SUNDAY March 22, 2020
Although it’s been a challenging week for most of us in the world, people are getting creative about how they socialize and support each other in this time of social distancing. Some are making a party out of visiting at windows and on FaceTime. Some in cities are singing from their balconies together, schools are providing meals for kids, parents are learning to teach, restaurants embrace the old carhop/drive-in feel, and a couple left a $9,400 tip for the staff of their favorite restaurant in Houston. 

It is disappointing to see the hoarders. They are acting in fear that leaves little room it seems to think of their fellow human beings. Times like these really do show what we’re made of and for the most part we are seeing more good than bad.

Take a look at the video clip below from the movie It’s a Wonderful Life. People panicked when the savings and loan temporarily ran dry — everyone demanded their money immediately. Good ole George Bailey calms the crowd and asks them to remember their neighbors and how they all need each other. As the panic turned to compassion, one by one, each customer asked for only what they needed for the next week or so. They let go of their self-centered fears and acted based on the needs of the collective whole.

This is a time to walk hand in hand — at a six-feet distance — with others. Take a pause with the rest of the world. Be kind. Be better. Shop local. Shop local online. Buy gift certificates. Get take out. Take nature walks. Enjoy your family. Focus on beauty. Try art. Get creative with how you do things — find ways to make it work without stepping all over others.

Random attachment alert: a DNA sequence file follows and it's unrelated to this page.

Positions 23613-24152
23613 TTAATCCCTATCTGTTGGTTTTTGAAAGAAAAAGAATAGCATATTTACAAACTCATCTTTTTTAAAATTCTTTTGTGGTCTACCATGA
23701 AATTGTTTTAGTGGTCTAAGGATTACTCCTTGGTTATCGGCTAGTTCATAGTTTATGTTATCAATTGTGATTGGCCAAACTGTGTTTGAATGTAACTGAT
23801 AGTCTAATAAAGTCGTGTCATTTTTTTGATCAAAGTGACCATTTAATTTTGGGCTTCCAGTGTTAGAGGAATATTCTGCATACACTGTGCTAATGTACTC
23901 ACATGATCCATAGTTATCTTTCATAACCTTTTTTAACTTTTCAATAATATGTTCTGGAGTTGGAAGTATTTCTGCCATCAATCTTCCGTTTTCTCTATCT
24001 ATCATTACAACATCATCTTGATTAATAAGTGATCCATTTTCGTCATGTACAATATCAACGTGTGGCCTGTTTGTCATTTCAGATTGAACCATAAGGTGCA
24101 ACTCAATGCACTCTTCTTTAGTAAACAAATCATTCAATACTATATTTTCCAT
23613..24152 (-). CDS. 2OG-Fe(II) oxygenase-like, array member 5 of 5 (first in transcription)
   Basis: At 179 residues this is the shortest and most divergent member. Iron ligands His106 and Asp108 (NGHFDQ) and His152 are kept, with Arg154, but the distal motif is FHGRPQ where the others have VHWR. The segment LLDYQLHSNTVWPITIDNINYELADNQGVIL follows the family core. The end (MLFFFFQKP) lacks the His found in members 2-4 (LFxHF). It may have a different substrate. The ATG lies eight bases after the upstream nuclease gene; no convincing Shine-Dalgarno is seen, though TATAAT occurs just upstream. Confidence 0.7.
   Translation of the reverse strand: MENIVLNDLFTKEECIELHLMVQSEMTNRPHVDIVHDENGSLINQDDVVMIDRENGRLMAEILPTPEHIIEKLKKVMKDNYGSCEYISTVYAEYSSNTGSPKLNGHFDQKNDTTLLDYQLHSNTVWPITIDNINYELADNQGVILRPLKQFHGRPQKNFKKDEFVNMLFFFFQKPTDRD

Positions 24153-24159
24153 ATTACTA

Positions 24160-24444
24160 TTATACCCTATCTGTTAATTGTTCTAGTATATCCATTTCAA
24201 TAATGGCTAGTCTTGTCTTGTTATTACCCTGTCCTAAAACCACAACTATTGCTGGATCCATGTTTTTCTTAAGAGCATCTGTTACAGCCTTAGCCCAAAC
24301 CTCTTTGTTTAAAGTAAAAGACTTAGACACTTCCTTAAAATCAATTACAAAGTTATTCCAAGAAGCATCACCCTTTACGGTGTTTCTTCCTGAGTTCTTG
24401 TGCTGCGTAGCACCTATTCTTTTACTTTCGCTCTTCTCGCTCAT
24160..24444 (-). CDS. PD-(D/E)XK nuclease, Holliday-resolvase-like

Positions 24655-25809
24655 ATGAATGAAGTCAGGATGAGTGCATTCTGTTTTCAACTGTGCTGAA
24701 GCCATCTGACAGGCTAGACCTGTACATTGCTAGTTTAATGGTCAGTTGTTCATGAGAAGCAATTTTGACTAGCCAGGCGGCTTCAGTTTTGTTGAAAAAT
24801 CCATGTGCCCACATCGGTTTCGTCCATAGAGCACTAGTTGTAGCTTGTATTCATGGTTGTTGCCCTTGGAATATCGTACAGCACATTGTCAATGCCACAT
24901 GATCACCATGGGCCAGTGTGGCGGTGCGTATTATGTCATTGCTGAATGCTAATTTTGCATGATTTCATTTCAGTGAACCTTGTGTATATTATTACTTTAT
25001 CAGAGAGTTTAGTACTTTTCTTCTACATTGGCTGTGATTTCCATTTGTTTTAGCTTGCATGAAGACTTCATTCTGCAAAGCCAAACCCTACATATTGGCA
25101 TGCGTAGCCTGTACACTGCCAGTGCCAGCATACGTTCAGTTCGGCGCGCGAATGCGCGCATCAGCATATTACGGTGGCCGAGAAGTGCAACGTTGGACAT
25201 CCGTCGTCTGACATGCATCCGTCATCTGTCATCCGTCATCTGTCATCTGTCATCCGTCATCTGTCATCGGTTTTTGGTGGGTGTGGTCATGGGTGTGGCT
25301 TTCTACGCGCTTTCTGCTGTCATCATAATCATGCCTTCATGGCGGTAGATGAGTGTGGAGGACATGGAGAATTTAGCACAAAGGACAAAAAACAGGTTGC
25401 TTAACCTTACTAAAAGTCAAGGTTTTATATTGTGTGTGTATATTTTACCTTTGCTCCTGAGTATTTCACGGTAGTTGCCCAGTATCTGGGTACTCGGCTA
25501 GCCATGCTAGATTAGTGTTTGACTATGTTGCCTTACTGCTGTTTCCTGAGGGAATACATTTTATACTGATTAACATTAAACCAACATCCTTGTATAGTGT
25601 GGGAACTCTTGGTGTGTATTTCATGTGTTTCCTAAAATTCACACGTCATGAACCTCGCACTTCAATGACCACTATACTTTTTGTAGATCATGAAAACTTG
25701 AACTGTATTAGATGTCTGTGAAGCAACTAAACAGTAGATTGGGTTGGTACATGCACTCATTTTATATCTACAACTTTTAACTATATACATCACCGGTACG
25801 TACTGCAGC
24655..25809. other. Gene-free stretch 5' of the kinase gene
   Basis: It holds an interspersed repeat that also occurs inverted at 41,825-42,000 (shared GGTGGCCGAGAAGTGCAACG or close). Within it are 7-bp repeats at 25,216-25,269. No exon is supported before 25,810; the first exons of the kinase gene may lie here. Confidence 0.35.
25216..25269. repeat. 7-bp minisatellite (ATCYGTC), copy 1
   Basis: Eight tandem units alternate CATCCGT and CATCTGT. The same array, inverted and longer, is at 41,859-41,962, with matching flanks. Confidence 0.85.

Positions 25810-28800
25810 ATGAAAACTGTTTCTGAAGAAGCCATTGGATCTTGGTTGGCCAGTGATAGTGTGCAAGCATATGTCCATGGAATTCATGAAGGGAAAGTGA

While it’s not business as usual in the Upper East Side of Texas, all the fun things to see, taste, smell, feel, and hear will emerge even better after this crisis and we're going to want to experience them like never before. In the meantime, we’ll keep telling you the good things about this region and before you know it we'll all be back in healthy, wonderful crowded spaces.
A sunset in the Upper East Side of Texas over Lake Holbrook in Wood County. Lake Holbrook is a 653-acre public lake near Mineola on Lankford Creek, a tributary of the Sabine River. Photo by Lisa Hilbers
Get advice from beekeeper Don Johnson, AKA The Honey Guy about the benefits of honey in your health routine in this article. Shop online or put the "World's Largest Flea Market" in Canton, Texas, on your bucket list for when he returns there.
Sulphur Springs renovations include new living quarters around the downtown plaza. Any singing from the balconies going on there?
Discovery of Rock Wall Led to Town's Name
The town of Rockwall was established April 17, 1854, and named after a natural formation of an underground "wall" located nearby. Early settlers discovered the formations — some a few stories high— while digging for water wells. Geologists claim such underground walls are not uncommon, but rumors persist that they were made by some advanced yet prehistoric society. Most of the land is on private property, but some stones excavated from portions of the wall are on display outside the Rockwall County Historical Foundation Museum. The museum is located in the Manson-LaMoreaux-Hartman House in Harry Myers Park on Washington Street. See the  County Line archives for numerous articles about Rockwall.